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The Art of Gilding
by Dr. Oneida Cramer

Gold leaf, silver leaf, or Dutch metal, no matter which leaf, gilding is coming to Texas in a big way, especially at the hands of decorative artist, Kathleen Allen. Over the fourth of July, Allen gilded one of the dining rooms in Citizen restaurant located at Turtlecreek Village. Previously, she gilded the couture department in Saks Fifth Avenue in Austin, and in her residential work, which makes up 90 % of her business, she?s gilded many notable local homes since taking up the decorative arts craft in 1992. Now, she?s signing up students to teach a class in decorative arts.

?People think gold leaf is paint,? said Allen. Actually, it?s metal, 22-karat gold and 24-karat gold. Dutch metal is composition leaf made of brass, not pure gold. Beaten down as thin as 0.00009 millimeter and packed between tissue paper, metal leaf sheets are being branded across banisters, wall scones, ceilings, and even walls in a very methodical, artistic technique that dates back to the swashbuckling days of the rococo period and even further back to the earliest of Egyptian tombs, when water gilding first developed.

Allen uses the newer of the two gilding techniques, namely oil gilding, a varnish-based procedure developed in the 18th century by French craftsman, Gouthiere. This method requires a base surface made with gray primer and several coats of color oil or acrylic paint. The best color varies with the choice of metal; under gold leaf and Dutch metal are usually the reddish hues; under silver and aluminum are blue or black; and under copper are either green or red colors. After the paint dries and Allen sands down a smooth surface, she applies a size (glue), which creates a tacky surface for attaching the metal leaf. Sizing is a critical step; it establishes a time window for making the best contact between the glue and the metal without allowing adverse chemical reactions to dull or tarnish the sheen that Allen further embellishes with a fine layer of tinted lacquer spray for staining and/or antiquing.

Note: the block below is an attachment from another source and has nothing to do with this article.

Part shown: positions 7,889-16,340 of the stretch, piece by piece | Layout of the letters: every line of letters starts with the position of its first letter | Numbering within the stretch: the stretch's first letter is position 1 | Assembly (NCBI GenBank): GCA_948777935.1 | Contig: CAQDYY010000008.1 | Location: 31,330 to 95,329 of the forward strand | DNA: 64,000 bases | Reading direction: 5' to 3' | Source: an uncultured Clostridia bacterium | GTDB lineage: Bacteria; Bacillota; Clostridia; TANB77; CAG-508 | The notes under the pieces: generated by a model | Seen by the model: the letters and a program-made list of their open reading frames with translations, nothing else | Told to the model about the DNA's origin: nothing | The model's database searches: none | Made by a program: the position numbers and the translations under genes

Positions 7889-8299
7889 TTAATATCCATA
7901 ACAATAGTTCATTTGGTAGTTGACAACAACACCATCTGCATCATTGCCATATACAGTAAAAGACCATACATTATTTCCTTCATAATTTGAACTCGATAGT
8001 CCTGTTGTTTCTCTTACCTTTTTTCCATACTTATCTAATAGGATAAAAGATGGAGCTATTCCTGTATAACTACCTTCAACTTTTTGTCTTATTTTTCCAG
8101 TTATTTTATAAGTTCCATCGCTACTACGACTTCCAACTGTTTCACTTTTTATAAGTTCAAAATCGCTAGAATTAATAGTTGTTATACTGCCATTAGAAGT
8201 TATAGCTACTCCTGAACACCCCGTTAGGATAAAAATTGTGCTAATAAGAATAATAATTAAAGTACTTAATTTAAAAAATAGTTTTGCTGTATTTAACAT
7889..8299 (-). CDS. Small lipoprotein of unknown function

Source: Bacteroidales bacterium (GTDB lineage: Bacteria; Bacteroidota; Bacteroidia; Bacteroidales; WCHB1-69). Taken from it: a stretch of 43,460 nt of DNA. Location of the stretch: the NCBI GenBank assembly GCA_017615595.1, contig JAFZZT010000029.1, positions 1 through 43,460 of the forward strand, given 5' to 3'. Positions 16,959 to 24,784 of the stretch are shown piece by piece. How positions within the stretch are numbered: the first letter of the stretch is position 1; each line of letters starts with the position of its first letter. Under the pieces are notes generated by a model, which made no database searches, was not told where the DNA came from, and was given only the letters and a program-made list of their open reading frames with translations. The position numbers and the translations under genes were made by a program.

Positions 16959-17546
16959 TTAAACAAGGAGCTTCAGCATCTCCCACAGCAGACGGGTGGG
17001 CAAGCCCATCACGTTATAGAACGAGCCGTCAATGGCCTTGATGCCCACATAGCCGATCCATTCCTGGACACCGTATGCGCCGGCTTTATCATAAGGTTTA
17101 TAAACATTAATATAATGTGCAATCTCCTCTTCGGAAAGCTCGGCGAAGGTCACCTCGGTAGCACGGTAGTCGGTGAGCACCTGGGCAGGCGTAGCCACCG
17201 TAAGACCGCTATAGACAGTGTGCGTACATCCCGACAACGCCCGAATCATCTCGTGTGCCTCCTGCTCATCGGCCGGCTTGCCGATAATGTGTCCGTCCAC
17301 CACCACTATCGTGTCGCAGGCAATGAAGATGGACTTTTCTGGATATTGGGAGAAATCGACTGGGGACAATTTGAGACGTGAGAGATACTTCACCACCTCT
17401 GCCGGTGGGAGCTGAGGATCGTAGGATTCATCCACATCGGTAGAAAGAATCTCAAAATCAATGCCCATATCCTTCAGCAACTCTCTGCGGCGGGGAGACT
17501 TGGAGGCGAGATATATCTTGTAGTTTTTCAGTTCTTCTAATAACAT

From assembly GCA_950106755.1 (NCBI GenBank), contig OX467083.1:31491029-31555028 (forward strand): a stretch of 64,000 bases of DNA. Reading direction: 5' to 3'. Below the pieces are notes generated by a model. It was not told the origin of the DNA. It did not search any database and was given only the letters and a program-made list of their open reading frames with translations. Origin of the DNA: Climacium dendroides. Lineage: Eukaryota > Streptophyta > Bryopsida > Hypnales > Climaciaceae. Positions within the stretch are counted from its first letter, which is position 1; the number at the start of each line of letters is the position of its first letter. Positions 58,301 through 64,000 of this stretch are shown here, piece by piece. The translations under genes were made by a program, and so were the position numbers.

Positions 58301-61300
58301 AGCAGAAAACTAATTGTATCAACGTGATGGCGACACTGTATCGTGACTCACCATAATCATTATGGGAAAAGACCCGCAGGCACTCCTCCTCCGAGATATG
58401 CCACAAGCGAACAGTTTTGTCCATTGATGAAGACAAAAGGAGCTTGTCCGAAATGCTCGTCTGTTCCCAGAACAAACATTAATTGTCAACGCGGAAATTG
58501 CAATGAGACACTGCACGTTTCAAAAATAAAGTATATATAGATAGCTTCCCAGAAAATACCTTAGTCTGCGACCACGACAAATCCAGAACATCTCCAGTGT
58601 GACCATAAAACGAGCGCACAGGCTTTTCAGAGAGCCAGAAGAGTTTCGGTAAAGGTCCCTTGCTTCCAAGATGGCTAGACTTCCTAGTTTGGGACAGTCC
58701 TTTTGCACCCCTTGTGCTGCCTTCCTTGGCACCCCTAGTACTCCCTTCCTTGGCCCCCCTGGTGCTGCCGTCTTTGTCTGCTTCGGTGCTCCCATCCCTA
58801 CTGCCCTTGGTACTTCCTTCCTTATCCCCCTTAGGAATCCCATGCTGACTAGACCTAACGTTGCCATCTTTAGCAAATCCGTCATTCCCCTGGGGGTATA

?I?m almost like a chemist,? said Allen. ?I love to mix paint and see the reaction. And I?m fascinated with how color really works with metal.? Mixing and sanding on a scaffold 30 to 40 feet up in the air under a gigantic ceiling medallion that?s maybe ten or so feet across, Allen at times compares herself to Michelangelo painting the Sistene Chapel in Rome back in 1508. For decorative arts has taken Allen from Venetian plaster to faux marble and granite and to the mural.

One of Allen?s favorite projects was to design and execute all the finishes in a 5,500 square foot home, where every surface was meticulously planned. She embellished the entry and circular staircase with soft monochromatic neutrals that complemented and were accentuated by a large mural draped along the wall behind the staircase. Allen applied gold leaf gilding on the staircase banister, on two wall scones, and on the gilded mirror on the first floor, all of which blended with a chandelier hanging from above. The champagne silver paint on the staircase balustrades, Allen created her self to highlight the antiqued gold on the banisters and the ivory painted railing in the mural.